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by Adrian Teo


After achieving good handling characteristics for my hybrid, the next logical step for me was to start on some engine modifications. Instead of going to a modified ECU, I opted for a more flexible solution and decided on the Field SFC VTEC. 

The SFC VTEC is a fuel map modifier as well as a VTEC controller specifically designed with Honda's VTEC and Mitsubishi's MIVEC mechanisms in mind. What this unit does is that by modifying the MAP (Manifold absolute pressure) sensor signal, it fools the ECU to richen or lean out the air/fuel mixture at various rpm points. On top of the fuel management funcitions it also serves as a VTEC controller allowing the VTEC points to be changed to suit changing driving conditions. In addition the device also doubled up as a shift indicator by emitting a beep at a user presettable rpm point and also as a speedometer (km/h)  and  a speed limiter bypass (for those of you who are running on the 180km/h limited Japanese ECU's). 

Look here for more inormation/specifications on the Field SFC-VTEC controller.


Installation of the Field SFC-VTEC is simple and straightforward. There are 2 lines that need to be tapped into, and 4 lines that need to spliced and connected to go through the device. Instructions supplied are in Japanese but an English translation is provided with each unit sold. Installation can be done well within an hour, but as usual my advice is not to rush and increase the chances of messing things up. 

Give the location of the unit some thought. Put it somewhere so that you can access the controls easily (like close to where the stereo is) as you want to make full use of the dynamic capabilities of the unit. 


I was happy with the install job I did and the unit worked nicely from the moment I powered it up. Several days after the install I took a road trip to San Francisco to visit some friends there and it was then I learned how to fulkly utilize the SFC VTEC.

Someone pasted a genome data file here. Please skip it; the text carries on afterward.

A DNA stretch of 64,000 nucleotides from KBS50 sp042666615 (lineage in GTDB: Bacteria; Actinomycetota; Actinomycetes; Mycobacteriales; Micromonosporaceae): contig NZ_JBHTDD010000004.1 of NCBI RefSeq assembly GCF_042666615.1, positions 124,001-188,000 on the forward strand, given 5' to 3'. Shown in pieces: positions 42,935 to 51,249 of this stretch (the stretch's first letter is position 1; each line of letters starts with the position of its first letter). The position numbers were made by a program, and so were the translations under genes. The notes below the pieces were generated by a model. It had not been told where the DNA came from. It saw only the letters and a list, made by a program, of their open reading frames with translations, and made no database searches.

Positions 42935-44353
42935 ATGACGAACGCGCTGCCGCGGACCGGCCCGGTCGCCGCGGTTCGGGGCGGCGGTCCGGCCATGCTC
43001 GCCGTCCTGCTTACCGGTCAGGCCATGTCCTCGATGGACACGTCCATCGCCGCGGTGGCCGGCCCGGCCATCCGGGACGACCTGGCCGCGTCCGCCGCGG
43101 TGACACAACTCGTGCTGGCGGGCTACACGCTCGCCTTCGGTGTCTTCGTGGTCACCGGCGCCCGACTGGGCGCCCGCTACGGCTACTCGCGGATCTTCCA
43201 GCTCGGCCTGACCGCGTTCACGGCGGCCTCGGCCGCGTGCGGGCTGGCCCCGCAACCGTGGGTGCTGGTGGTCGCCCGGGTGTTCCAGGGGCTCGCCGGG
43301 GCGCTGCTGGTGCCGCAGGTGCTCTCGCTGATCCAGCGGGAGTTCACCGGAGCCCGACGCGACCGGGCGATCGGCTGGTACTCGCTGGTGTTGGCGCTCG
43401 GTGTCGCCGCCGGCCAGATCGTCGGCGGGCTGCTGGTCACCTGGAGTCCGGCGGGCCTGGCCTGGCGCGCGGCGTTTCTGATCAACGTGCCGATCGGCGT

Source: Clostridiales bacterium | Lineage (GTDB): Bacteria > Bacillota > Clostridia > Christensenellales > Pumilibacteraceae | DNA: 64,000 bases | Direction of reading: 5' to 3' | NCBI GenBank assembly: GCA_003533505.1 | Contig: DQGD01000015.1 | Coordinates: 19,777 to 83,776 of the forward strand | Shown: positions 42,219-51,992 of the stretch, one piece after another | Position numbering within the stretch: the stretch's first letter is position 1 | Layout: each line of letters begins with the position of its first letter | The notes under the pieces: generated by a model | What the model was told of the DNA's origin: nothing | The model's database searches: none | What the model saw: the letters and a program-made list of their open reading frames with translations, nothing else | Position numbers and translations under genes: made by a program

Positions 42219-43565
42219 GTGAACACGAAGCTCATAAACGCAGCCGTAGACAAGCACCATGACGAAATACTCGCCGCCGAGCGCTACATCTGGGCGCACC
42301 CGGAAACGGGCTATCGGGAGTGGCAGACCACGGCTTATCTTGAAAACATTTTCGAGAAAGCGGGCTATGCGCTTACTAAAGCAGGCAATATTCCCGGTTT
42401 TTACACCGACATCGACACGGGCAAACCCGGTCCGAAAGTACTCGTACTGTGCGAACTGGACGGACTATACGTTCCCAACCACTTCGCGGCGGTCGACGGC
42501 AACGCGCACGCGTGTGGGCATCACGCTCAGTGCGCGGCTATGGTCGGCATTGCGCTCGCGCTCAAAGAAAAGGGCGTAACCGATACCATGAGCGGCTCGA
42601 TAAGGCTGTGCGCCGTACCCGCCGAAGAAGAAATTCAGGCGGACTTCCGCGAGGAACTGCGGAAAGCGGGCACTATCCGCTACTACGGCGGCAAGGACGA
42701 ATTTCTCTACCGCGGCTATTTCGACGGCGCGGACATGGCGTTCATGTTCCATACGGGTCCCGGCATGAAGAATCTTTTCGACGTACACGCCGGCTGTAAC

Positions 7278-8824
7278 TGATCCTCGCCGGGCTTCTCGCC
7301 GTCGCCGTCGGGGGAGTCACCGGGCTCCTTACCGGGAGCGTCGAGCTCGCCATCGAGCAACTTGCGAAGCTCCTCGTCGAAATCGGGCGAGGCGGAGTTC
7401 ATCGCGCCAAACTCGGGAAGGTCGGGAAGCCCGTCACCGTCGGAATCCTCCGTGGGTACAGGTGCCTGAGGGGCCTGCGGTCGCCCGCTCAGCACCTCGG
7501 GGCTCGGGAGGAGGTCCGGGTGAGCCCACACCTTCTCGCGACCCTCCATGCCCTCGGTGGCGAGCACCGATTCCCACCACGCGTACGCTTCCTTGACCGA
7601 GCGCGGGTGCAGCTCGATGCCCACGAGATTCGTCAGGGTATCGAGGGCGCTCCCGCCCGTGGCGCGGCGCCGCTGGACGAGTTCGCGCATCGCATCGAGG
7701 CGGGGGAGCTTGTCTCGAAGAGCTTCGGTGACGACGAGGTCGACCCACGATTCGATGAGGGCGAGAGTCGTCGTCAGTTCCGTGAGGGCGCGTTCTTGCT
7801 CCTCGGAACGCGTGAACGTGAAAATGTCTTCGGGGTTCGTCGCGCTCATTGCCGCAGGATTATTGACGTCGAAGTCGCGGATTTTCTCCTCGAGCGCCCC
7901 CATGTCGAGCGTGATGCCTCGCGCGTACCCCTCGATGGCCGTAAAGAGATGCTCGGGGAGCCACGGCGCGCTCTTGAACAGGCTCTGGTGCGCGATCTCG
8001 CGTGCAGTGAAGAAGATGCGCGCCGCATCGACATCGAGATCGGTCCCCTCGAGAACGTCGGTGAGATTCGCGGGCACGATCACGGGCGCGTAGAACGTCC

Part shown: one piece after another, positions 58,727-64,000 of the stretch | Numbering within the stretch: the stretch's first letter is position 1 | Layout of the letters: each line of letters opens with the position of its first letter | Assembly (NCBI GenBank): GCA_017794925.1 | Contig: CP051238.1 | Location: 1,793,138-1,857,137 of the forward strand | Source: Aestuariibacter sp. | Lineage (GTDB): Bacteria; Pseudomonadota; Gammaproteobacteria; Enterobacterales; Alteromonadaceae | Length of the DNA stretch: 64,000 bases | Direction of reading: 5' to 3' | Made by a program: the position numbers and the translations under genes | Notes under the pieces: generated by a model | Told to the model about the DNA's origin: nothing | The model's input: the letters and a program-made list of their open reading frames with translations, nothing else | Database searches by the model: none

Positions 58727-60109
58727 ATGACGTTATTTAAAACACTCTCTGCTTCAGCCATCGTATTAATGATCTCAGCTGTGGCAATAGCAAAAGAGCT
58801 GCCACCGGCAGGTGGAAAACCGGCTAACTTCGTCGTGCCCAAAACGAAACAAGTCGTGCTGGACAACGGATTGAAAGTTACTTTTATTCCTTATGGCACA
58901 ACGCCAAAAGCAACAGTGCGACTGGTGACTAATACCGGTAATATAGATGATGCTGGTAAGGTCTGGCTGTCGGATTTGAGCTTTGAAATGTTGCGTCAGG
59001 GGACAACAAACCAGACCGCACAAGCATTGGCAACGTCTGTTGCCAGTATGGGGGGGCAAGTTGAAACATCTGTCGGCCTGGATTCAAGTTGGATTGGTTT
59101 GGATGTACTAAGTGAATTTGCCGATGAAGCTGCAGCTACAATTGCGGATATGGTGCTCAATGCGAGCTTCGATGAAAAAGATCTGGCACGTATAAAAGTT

The SFC-VTEC is a dynamic device and allows you to change fuel curves and VTEC points on the fly. This was most useful feature. Depending on the road conditions, I was able to adjust the fuel management characteristics  to suit the changing conditions. 

On long striaghts, I was able to lean the mixture out and move the VTEC activation point to beyond the cruising speed.  This gave me an estimated 40mpgfuel consumption. As the roads became more and more curved as I  got nearer and nearer to San Francisco,I needed more power. Taking down the VTEC point to like 4000rpm, and richening out the fuel mix to compensate for the extra power requirements, the car performed a lot better over stock as it stayed within the VTEC range. 

Finally, a week ago when I took my car in for emissions tests, the SFC-VTEC again proved itself useful. Leaning out my car to 5% lean, and taking up the VTEC point to 7000 rpm so that VTEC will not avtivate. Verdict - The car's emissions was even cleaner than that of the stock 1.5L, 8 valve engine. If course, I passed. 

The ultimate test is to take the car into a dyno and see how the curves affect the performance of the engine.... but that's left for another day.

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